The local newspaper provides you with a wide variety of articles and personality profiles, as well. These are also sources you can use to develop contacts. Of greatest interest to you is the business section, which you should read regularly. Bring the perspective of a stockholder or industry executive to the articles you read: look for (and make a note of) the names of the experts, analysts, and company leaders who are quoted. Believe it or not, you can generate contacts from these names. You may never reach the president of IBM or the national sales manager of Xerox, but the vast majority of the sources quoted are accessible, and can be contacted by any ordinary human being willing to invest in the time and expense of a phone call.
Suppose, for example, you're interested in retailing. You've just read an article about a new mall opening in a nearby community; quoted prominently are several "spokespersons" for the major retailers planning to set up operations at the location slated for development. Each source identified by name in the article as a company representative should become part of your contact list.
When the time comes to speak with these people, you'll probably find favorable responses coming your way. Almost anyone will be flattered to receive a call from someone making reference to (and thereby reinforcing) his or her status as a "newsmaker." The chances are excellent that you'll be able to arrange some kind of interview or even get a referral.
Resources beyond your local newspaper, of course, should also be explored. The industry you've chosen probably has some sort of trade journal or magazine that's read by virtually everyone within the field. In show business, this publication would be Variety; in publishing, Publishers Weekly, one of the specialized livestock magazines is called, daringly enough. Sheep! Find out the name of the journal that applies to the field you've selected. Then track down a copy. Beware: subscriptions tend to be expensive. It's a good bet you can find back issues in any large urban library.
A regular feature of most such magazines is its calendar section, describing events and functions of interest to people in the industry. Many of these meetings are open to the public. Take the time and effort to attend one of these functions if at all possible. You will not only find out more about the industry, but you'll also have the opportunity to meet people. So jump right in and make the most of that opportunity. Make a point of meeting as many people as you can. Ask politely for their names. Find out what firms they represent. See how many will tell you how they got started in the business (more than you think will be flattered at the request). The people you speak with, of course, will serve as an initial point of reference at some later point in your job search.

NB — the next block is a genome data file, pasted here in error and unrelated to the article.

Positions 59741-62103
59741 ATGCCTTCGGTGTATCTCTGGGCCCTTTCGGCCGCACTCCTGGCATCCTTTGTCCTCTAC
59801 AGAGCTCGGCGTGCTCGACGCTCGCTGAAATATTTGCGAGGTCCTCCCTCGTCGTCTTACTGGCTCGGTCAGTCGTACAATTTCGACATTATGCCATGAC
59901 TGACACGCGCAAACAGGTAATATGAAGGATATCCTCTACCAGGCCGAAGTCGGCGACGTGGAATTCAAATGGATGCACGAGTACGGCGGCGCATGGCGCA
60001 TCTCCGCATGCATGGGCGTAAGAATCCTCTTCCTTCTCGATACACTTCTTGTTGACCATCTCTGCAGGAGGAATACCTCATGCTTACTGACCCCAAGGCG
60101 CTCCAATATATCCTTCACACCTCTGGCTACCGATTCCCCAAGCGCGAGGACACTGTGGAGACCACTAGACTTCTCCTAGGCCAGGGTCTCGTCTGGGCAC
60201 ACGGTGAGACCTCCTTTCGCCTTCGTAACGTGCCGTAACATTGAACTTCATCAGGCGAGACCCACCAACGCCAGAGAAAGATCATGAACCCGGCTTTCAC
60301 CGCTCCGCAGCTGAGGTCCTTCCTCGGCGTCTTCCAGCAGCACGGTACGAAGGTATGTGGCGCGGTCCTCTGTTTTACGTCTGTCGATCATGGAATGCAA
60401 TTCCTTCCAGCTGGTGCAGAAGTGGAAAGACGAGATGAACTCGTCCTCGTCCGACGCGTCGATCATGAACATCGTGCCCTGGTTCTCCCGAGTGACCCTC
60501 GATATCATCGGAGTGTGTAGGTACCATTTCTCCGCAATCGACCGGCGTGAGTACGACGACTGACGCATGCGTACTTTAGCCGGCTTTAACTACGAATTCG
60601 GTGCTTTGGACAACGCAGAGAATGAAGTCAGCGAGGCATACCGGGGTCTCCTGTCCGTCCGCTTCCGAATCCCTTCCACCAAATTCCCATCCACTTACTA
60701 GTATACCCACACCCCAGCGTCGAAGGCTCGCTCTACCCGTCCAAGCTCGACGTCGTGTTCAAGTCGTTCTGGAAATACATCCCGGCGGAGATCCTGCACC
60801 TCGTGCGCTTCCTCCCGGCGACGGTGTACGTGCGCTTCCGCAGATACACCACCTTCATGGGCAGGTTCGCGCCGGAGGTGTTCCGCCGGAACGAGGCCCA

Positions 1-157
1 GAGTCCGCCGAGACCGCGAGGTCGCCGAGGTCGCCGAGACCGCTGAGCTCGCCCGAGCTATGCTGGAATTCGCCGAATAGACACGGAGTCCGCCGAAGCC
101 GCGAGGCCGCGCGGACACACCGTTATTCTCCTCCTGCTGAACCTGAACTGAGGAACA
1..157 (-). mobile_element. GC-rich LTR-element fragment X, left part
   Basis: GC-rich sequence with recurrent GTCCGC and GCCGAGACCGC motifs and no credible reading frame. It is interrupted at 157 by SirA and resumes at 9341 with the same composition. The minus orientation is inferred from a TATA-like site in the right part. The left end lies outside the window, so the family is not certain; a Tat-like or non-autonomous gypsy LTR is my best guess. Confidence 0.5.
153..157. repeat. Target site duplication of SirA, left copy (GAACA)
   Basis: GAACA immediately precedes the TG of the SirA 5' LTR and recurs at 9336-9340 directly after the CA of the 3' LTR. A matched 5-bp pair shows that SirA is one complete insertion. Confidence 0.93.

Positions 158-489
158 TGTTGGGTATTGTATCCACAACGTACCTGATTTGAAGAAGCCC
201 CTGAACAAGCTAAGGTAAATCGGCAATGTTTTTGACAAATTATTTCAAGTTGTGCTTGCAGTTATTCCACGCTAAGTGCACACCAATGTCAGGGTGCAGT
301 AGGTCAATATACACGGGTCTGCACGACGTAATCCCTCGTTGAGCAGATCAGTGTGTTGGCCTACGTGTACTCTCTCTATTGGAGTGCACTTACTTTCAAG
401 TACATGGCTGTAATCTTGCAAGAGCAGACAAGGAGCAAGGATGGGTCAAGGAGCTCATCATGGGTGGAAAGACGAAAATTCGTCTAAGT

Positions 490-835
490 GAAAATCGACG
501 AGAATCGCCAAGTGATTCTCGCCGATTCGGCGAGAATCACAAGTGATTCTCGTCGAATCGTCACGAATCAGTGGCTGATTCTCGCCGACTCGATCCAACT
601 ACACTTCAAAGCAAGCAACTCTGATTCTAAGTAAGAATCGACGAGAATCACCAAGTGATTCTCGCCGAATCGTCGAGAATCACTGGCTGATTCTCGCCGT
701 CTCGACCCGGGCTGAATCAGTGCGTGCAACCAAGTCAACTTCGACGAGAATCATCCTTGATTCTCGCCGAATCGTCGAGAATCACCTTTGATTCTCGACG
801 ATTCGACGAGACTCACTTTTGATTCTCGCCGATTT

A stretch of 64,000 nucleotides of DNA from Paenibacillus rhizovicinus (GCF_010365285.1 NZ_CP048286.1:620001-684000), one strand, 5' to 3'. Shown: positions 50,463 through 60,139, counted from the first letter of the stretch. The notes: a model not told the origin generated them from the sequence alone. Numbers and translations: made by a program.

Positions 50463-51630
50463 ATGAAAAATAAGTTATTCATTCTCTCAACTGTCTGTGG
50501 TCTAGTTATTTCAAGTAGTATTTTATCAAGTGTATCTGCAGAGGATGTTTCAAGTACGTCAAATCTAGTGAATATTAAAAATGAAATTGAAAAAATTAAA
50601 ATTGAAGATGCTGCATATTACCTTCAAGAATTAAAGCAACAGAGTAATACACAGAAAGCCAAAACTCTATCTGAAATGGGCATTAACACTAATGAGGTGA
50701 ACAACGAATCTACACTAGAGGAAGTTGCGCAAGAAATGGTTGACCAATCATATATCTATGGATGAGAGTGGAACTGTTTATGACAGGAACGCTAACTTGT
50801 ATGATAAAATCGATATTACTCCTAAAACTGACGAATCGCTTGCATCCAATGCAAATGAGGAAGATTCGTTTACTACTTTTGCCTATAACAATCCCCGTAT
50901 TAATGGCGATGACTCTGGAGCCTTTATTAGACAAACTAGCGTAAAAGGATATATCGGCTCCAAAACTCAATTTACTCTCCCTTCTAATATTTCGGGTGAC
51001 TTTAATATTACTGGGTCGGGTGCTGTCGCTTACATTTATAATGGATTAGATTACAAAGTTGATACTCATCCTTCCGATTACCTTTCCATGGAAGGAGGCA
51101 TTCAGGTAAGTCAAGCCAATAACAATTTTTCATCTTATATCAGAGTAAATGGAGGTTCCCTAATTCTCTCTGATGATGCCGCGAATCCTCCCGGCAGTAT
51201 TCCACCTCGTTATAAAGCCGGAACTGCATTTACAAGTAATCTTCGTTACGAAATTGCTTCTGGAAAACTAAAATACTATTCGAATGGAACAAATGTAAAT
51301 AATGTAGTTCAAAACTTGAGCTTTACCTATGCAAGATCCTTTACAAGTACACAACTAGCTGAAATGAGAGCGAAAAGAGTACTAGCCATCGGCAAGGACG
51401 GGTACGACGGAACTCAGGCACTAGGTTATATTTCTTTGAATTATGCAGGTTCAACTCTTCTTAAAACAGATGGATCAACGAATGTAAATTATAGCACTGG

Again, be honest about your interest in their business. Remember that doing so will only be to your advantage. After all, how many job hunters take the initiative to explore careers so thoroughly?
Trade shows and conventions can be fertile job hunting territory. The representatives manning the exhibits are there to talk to the people wandering from booth to booth. Professionals you speak with may not be prepared to talk about specific career opportunities, but they will most likely take the time to give you information about their company. Toward the end of the day, the exhibitors are often so tired from a full day of "working the crowd" that you may actually provide a pleasant break from the grind!
Career fairs are another good contact medium. Employers go to career fairs for two reasons: either to find new prospective employees or to present a positive image of their company as a matter of public relations. Even if the firm is looking for applicants, however, the personnel department will often serve as intermediary and will do their best to screen candidates.
Because there may be as much door closing as door opening at these affairs, you shouldn't convince yourself that a career fair can mean an on the spot job offer. But career fairs can be excellent opportunities to gather valuable, current information about a variety of employment possibilities.
Other contact sources might include your high school and college alumni groups, like old alums are often willing to perpetuate the "old boy network" (in which, thankfully, both "boys" and "girls" seem to be welcome these days). Call your school's alumni office there may already be some kind of referral network set up. Some colleges have established career advisory services along these lines. If yours hasn't, all colleges (and many high schools) have some kind of alumni directory. Use it. Concentrate not only on people who've been out of school for some years, but also on more recent grads. Sometimes people in your own class have the best, most practical information as a result of just having gone through the process of finding a job.
Even if you don't know the person you're calling, the two of you do have something in common; that alone is usually a valid reason to initiate the contact. Ask yourself: who would you rather help out, a person from your own college or high school, or someone with you've never heard of in your life? Don't be shy. Explore every possible lead.
Breaking the Ice
The fact is, though, most of us are shy to some degree, and meeting new people is never easy. Precisely because this is true, you must develop a system that not only makes you feel comfortable, but also gets you the desired results.
You must take the first step. Believe it or not, most people will respond favorably because they, too, are worried about meeting people. By taking the initiative, you've made life easier for them!
Once you've determined where and how you want to meet people what exactly do you say?